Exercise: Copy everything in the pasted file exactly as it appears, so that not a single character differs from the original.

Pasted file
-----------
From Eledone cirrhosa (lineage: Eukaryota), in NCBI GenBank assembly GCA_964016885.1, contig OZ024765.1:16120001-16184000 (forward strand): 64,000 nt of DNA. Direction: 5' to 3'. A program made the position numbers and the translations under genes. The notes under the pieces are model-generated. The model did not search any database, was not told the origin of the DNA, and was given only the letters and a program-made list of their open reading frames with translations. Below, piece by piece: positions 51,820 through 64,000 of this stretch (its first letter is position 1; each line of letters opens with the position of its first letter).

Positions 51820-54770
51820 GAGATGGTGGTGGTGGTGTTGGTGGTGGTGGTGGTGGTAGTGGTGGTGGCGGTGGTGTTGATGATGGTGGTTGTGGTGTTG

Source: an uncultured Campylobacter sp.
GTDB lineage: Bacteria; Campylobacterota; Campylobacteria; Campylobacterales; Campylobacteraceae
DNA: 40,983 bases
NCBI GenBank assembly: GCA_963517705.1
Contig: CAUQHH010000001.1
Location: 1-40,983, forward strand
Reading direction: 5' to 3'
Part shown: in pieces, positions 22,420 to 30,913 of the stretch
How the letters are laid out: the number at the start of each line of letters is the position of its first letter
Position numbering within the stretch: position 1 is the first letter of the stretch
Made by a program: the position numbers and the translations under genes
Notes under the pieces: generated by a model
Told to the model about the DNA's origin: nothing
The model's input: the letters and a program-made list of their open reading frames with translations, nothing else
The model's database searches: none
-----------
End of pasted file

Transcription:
From Eledone cirrhosa (lineage: Eukaryota), in NCBI GenBank assembly GCA_964016885.1, contig OZ024765.1:16120001-16184000 (forward strand): 64,000 nt of DNA. Direction: 5' to 3'. A program made the position numbers and the translations under genes. The notes under the pieces are model-generated. The model did not search any database, was not told the origin of the DNA, and was given only the letters and a program-made list of their open reading frames with translations. Below, piece by piece: positions 51,820 through 64,000 of this stretch (its first letter is position 1; each line of letters opens with the position of its first letter).

Positions 51820-54770
51820 GAGATGGTGGTGGTGGTGTTGGTGGTGGTGGTGGTGGTAGTGGTGGTGGCGGTGGTGTTGATGATGGTGGTTGTGGTGTTG

Source: an uncultured Campylobacter sp.
GTDB lineage: Bacteria; Campylobacterota; Campylobacteria; Campylobacterales; Campylobacteraceae
DNA: 40,983 bases
NCBI GenBank assembly: GCA_963517705.1
Contig: CAUQHH010000001.1
Location: 1-40,983, forward strand
Reading direction: 5' to 3'
Part shown: in pieces, positions 22,420 to 30,913 of the stretch
How the letters are laid out: the number at the start of each line of letters is the position of its first letter
Position numbering within the stretch: position 1 is the first letter of the stretch
Made by a program: the position numbers and the translations under genes
Notes under the pieces: generated by a model
Told to the model about the DNA's origin: nothing
The model's input: the letters and a program-made list of their open reading frames with translations, nothing else
The model's database searches: none